Kennel cough is a common issue for dogs of all ages and sizes. Most dogs will suffer from a few bouts of kennel cough during their lifetime. Luckily, it’s rarely serious, and the vast majority of dogs make a full recovery within 10-14 days.
What is kennel cough in dogs?
Kennel cough is a highly contagious disease that affects your dogs' respiratory system. It's also very common. Dr Jerry Murray has been a vet for over 23 years. He still sees at least one instance of kennel cough every week and has periods in which he treats several cases per day.
The medical term is infectious bronchitis, and, just like in humans, it can be caused by a wide range of bacteria and viruses. These nasty pathogens attack the respiratory tract, causing inflammation of the airways. This leads to irritation and a dry cough. Dogs with kennel cough are more vulnerable to secondary infections, such as pneumonia, although this is rare. Kennel cough is more common during the summer months, but a dog can still catch it at any time of the year.
How is kennel cough spread?
Because kennel cough is so contagious, it thrives in spaces where lots of dogs are living in close proximity. It's especially prevalent in boarding kennels (hence the name.) Other places that help it spread include doggy day care centres, local parks, animal shelters, and dog grooming salons. It's an airborne disease, but your dog can also catch it from contaminated objects, like food or water bowls.
Symptoms of kennel cough in dogs
The first thing you'll notice is a persistent, dry cough. It will have a very distinct sound; some people describe it as a “honking” noise. It will also sound like your dog is trying to clear its throat. Some dogs will experience other symptoms like a runny nose, sneezing, or a discharge from the eyes. They might appear a little tired, but they will generally keep their appetites.
The symptoms usually manifest 3 - 10 days after exposure to the disease.
Is there anything I can do to stop my dog from getting kennel cough?
Keeping them away from infected dogs will help. By this isn't always possible, so you could look into getting your dog vaccinated. The vaccine for a kennel cough can be injected, administered orally, or given in the form of a nasal spray. Vaccines can protect your dog from kennel cough and reduce its symptoms. However, it doesn't offer a 100% guarantee against infection. Speak to your vet for more advice.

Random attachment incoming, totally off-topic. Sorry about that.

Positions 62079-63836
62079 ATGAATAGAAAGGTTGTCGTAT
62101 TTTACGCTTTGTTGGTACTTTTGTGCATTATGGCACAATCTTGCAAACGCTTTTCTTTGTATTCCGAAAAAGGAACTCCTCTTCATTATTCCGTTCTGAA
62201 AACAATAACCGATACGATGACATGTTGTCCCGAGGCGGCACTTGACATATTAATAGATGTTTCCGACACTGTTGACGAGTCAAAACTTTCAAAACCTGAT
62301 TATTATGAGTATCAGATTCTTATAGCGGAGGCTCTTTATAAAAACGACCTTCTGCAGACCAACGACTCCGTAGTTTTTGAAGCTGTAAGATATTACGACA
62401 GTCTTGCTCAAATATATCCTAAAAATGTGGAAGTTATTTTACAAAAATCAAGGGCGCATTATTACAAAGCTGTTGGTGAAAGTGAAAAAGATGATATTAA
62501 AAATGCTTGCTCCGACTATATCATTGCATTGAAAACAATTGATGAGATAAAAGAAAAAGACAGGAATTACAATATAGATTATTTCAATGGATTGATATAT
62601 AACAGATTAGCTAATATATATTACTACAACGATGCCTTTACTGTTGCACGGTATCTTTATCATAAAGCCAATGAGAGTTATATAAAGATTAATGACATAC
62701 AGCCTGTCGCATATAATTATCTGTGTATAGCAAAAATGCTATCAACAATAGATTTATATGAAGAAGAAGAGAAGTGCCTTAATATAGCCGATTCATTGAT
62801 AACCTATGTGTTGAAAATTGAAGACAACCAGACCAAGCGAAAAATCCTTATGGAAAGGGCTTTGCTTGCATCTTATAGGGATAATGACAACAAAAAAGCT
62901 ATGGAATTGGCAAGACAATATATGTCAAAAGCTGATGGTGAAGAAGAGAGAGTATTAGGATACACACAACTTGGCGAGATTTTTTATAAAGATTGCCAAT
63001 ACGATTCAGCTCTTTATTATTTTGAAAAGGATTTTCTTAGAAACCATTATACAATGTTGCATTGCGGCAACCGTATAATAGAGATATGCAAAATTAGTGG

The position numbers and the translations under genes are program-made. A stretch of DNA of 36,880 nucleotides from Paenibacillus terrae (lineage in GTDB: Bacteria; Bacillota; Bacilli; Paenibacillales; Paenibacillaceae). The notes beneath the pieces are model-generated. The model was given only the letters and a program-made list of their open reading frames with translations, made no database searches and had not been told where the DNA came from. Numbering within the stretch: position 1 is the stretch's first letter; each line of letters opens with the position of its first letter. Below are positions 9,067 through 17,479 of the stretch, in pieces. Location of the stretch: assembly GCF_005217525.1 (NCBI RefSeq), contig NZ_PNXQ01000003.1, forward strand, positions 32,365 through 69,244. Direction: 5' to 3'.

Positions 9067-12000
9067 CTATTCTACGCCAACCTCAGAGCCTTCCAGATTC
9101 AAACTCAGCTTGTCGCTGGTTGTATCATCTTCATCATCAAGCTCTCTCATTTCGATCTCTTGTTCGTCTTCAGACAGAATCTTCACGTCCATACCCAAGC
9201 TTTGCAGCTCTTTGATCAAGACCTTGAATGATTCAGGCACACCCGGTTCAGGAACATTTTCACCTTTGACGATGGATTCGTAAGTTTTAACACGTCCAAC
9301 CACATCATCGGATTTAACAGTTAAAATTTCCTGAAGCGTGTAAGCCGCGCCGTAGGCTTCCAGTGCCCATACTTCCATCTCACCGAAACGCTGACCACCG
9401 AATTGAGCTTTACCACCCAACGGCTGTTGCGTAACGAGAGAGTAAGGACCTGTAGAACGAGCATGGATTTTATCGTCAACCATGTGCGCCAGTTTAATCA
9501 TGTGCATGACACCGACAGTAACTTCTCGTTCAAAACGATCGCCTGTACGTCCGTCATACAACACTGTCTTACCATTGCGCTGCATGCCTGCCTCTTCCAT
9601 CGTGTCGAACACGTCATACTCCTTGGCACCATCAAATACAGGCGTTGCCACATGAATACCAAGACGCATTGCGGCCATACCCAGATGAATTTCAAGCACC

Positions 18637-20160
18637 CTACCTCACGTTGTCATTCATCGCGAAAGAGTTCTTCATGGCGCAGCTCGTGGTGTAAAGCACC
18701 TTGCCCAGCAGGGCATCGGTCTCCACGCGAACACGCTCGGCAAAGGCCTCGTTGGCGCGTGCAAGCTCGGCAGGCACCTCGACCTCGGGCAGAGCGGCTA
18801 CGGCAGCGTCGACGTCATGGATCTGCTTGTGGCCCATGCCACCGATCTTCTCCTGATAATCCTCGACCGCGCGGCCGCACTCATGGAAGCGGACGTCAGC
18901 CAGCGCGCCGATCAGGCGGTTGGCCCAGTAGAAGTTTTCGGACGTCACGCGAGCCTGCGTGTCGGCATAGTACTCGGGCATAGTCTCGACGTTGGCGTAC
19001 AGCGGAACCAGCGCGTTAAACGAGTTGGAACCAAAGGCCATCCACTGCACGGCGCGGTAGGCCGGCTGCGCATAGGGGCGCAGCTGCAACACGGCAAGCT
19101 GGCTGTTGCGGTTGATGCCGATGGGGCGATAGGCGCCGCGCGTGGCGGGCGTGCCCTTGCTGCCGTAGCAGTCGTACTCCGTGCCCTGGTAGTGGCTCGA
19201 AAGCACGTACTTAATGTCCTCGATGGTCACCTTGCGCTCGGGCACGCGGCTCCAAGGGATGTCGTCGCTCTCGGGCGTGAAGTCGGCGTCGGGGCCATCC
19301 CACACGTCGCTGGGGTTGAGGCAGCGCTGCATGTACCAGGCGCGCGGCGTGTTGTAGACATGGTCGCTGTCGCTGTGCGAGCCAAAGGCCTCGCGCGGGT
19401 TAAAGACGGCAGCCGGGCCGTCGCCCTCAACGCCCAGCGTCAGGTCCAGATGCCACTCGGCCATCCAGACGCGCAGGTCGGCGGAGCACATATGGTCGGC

Treatment of kennel cough in dogs
This depends on how bad the symptoms are. In milder cases, your dog's natural immune system will deal with kennel cough on its own. This takes a week or two. More serious instances can be treated with antibiotics and cough suppressors. It might take a little longer for your dog to recover, but these are still very effective treatments. If you don't see any improvement after 14 days then take your dog back to the vet. It’s rare, but kennel cough can lead to pneumonia. Other associated symptoms include lethargy, loss of appetite, breathing difficulties, and excessive discharge and mucus. If any of these symptoms present themselves, then your dog needs urgent medical attention.
And remember to isolate the infected dog. Kennel cough is super contagious, and it can be passed to other domestic animals, including cats.
Kennel cough in puppies
As puppies live very close together during their first few months, it's very likely they’ll catch the odd case of kennel cough. Puppies generally display the same symptoms as older dogs. Again, it usually clears on its own after a few weeks. If not, your vet can prescribe antibiotics. And remember to keep an eye out for any symptoms associated with pneumonia. These will need treating ASAP.
Much like the common cold for us humans, the odd kennel cough is part of a dog's life. Luckily, kennel cough is not normally very serious and will usually clear up after a few weeks. Due to their weakened immune systems, some older dogs or puppies may suffer a bit more. Still, a two-week course of antibiotics will get them back on track. Given how contagious it is, Kennel cough can be quite hard to prevent. But do your best to keep your pet away from other infected animals, and speak to a vet for more information on the vaccine.
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